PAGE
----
If both parties are legally represented and have already undertaken a mediation-style conference, you may not need to attend a conciliation conference.

See the Family Court of WA's Conciliation Conference brochure for more information on what to expect at a conciliation conference and what needs to be done to prepare for a conciliation conference.

What is a readiness hearing?

A readiness hearing is a court date used to make sure a case is ready for trial. You may need to provide the court with information about your case before the readiness hearing. You will also need to be able to tell the court at your readiness hearing that you are ready for trial, how long you think the trial will take and which witnesses you want to call. If the registrar determines that your matter is ready to go to trial, your case will be allocated to a "callover" in which your case will be given a date for trial.

What happens if we go to trial?

If you go to trial you will have to bring evidence to support your case. Trials are held in front of a judge or magistrate. At the end of a trial the judge or magistrate will make a decision about your case. It is recommended that you get legal representation for a trial. Anyone over the age of 18 can attend a trial unless the judge orders otherwise. Unless the court specifically allows it the media or the parties involved cannot publish any information that identifies people involved in Family Court proceedings.

What is the difference between interim and final orders?

Interim orders are made for the time being while your case is in court and before final orders are made. If you want to seek interim orders after you have started your property case, you will need to file a certificate with the court stating that you have tried to resolve or at least narrow the issues in dispute and let the court know what issues it still needs to resolve. You may not have to do this if the issue is urgent or if you have another good reason why you cannot confer with the other party. Get legal advice if you want to ask for interim orders in a property case.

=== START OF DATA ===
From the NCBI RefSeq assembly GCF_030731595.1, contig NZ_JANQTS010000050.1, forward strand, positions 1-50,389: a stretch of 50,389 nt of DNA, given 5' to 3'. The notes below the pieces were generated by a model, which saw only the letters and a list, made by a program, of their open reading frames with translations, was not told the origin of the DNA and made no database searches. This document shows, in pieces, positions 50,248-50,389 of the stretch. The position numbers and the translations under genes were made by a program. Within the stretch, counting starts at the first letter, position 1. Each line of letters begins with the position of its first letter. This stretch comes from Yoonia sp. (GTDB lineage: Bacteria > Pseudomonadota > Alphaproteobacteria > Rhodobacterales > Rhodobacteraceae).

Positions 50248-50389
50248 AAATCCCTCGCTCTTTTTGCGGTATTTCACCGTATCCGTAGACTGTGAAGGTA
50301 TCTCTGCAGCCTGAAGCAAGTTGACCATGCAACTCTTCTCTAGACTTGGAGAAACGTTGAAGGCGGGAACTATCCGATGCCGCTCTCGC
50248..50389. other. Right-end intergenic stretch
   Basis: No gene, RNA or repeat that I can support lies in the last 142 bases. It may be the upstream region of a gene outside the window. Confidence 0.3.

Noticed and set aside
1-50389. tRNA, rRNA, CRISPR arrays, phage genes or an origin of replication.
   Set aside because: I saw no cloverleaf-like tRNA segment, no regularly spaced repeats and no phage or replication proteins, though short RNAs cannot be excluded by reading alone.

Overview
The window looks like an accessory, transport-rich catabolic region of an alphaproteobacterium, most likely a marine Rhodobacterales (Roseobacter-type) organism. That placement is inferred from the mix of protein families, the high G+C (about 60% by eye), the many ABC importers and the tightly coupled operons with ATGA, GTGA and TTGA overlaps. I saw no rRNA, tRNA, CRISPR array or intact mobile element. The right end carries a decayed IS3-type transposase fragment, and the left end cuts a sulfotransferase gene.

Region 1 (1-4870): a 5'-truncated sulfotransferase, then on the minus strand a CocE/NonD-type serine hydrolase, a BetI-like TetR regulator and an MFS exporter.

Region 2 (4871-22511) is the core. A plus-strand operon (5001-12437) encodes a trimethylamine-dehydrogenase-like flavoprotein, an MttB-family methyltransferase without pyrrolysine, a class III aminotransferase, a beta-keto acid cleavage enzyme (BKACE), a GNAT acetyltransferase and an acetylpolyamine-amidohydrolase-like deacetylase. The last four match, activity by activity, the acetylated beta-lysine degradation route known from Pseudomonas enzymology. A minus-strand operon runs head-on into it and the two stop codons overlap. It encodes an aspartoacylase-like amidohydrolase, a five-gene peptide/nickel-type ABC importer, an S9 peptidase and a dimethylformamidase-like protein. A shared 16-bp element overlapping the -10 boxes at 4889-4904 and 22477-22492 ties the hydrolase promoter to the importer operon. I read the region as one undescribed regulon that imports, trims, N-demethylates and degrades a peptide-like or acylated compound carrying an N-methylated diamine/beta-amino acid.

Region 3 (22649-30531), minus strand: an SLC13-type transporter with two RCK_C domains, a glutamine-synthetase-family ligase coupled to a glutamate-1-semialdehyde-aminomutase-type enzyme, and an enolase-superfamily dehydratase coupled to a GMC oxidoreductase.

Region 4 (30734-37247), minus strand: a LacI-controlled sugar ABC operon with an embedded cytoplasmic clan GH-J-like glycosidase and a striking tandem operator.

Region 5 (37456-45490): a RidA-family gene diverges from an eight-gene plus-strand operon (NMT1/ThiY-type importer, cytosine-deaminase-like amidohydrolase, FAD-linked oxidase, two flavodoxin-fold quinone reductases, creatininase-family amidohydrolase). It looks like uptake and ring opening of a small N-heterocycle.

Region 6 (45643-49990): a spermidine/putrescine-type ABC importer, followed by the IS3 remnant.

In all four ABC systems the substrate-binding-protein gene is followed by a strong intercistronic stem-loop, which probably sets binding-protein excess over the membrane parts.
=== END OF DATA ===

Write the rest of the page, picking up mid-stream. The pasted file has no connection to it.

Final orders are made at the end of a case, usually either after a trial or when the parties have agreed to final consent orders. Both interim and final orders are court orders and thus have consequences if not complied with.

Examples of interim orders that may be made in a property case include:

  • orders allowing one of the parties to live in the former home
  • orders preventing the parties from dealing with certain items of property
  • orders providing for one party to pay a sum of money to the other on a one-off or ongoing basis until the matter can be finalised

What is an injunction?

An injunction is a court order to stop someone from doing something. The court is reluctant to make injunctions unless there is a real need for it, as they restrict a person’s ability to conduct themselves as they normally would be able to.

In property cases, the types of injunctions that may be given include to:

  • stop your former partner selling, mortgaging or otherwise dealing with your property
  • stop you or your former partner from using or occupying the family home 
  • prevent someone from doing certain things with a business, such as taking on a new contract.

How do I get an injunction?

You need to apply to the Family Court to get an injunction. If there is urgency, or if you think the person you want the injunction against might do something such sell property without your knowledge or authority if they find out about your application, you might be able to get an "ex parte" hearing at the court. This means a hearing in court without the other person being present or knowing about the injunction application.

You should get urgent legal advice on your particular situation before making an application.